US public pension system facing $3T funding gap: report

The nation's public pension system is facing a $3.4 trillion funding hole that may force cities and states to either cut spending or raise taxes to cover future shortfalls. 

The deficit in pension funds is three times more than official figures and is growing, and without an overhaul could weigh on state and local budgets and lead to Detroit-like bankruptcies, according to research reported by the Financial Times. 

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Joshua Rauh, a senior fellow at the Hoover Institution who put together the report, told the FT that "the pension problems are threatening to consume state and local budgets in the absence of some major changes."

“It is quite likely that over a 5- to 10-year horizon we are going to see more bankruptcies of cities where the unfunded pension liabilities will play a large role."

The main concern is that the unfunded liabilities will drive cities and states into insolvency, like in Detroit and San Bernardino, Calif.

Illinois, Arizona, Ohio and Nevada, along with the cities of Chicago, Dallas, Houston and El Paso, have the largest pension gaps compared with their own revenues, according to the Stanford study.

Facing large funding shortfalls, many cities and states will have to raise taxes or cut spending on vital services.

Rep. Devin Nunes (R-Calif.) has introduced a measure that would revamp how the plans report their holdings. 

“It has been clear for years that many cities and states are critically underfunding their pension programs and hiding the fiscal holes with accounting tricks," he told the Financial Times.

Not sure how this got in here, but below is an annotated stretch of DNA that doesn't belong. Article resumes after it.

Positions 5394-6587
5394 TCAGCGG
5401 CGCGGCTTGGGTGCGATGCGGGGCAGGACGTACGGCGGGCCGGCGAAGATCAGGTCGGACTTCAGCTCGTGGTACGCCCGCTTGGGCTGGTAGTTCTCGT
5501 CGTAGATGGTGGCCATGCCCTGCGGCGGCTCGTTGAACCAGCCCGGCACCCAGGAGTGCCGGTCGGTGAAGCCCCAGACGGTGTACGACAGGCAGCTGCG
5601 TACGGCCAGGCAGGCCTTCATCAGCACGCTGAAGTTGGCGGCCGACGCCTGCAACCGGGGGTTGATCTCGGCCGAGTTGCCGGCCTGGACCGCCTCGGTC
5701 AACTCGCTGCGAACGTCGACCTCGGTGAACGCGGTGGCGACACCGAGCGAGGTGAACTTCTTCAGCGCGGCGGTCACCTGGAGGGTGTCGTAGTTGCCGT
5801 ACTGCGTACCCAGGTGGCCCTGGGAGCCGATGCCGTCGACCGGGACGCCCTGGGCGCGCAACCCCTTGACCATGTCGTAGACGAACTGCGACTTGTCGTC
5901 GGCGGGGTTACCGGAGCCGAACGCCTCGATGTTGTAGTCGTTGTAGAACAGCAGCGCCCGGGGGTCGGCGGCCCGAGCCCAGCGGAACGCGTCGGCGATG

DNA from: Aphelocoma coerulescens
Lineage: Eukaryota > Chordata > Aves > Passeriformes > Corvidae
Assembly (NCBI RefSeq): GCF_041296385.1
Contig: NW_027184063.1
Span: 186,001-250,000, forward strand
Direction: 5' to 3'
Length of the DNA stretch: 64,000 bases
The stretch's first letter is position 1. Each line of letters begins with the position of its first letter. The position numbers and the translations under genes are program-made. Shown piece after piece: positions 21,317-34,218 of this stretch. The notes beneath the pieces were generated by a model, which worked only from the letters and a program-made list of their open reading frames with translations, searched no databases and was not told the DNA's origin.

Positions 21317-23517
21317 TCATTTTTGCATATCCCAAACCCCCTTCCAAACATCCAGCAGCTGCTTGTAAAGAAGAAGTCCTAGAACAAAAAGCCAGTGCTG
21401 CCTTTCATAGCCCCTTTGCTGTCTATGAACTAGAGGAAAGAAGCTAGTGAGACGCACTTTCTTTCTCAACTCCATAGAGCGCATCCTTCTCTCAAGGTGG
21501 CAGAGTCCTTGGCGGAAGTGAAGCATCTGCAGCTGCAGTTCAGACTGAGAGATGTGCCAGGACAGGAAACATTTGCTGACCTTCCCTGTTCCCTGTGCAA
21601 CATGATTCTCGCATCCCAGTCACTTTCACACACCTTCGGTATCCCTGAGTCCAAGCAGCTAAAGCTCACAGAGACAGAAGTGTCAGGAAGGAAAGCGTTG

“When these pension funds go insolvent, they will create problems so disastrous that the fund officials assume the federal government will have to bail them out," Nunes said.

The Stanford research said that cities and states will have to raise their pension contributions to an average of 17.5 percent, more than double the current 7.3 percent rate, to plug the hole.

California, Illinois, New Jersey, Chicago and Austin would need to boost revenue contributions to 20 percent to stem the increase in their deficits. Nevada would have to contribute about 40 percent, the research said. 

Rauh’s study argues that the funding problems have been mostly hidden behind how costs and liabilities are calculated and are based on the expectation that the plans reach 7–8 percent in returns each year. 

Instead, Rauh figures that the actual rate, which he based on Treasury bond yields, is a much lower 2–3 percent a year. 

Yet despite the growing concern, Hank Kim, executive director at the National Conference on Public Employee Retirement Systems, said the study skews the math and that pension plans are doing fine and their health is actually improving. 

Kim argued that the estimated rate of return at upward of 8 percent is realistic because pension plans have historically been able to hit that mark. 

“Over a long-term trend, that 7.5 percent return rate is absolutely feasible,” he said.